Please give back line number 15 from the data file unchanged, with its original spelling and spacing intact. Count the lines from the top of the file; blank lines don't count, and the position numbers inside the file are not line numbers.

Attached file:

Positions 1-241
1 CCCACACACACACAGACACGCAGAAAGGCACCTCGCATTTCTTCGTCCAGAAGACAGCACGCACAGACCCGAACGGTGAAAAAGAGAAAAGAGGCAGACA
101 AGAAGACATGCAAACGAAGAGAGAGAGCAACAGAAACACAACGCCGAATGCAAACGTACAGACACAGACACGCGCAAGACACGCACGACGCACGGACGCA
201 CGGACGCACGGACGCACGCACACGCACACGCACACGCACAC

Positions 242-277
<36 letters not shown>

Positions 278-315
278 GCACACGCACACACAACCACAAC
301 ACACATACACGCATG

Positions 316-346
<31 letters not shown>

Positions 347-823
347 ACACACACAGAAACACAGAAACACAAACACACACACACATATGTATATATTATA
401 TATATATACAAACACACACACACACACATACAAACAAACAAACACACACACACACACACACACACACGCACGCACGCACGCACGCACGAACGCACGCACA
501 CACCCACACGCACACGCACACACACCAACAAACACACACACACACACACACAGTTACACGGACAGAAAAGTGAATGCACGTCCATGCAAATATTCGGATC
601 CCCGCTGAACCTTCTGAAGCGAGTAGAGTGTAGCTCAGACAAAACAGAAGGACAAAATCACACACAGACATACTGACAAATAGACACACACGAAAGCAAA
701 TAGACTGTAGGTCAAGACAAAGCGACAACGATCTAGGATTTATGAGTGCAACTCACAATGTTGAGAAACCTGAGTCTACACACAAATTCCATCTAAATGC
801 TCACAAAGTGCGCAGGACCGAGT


501 CACCCACACGCACACGCACACACACCAACAAACACACACACACACACACACAGTTACACGGACAGAAAAGTGAATGCACGTCCATGCAAATATTCGGATC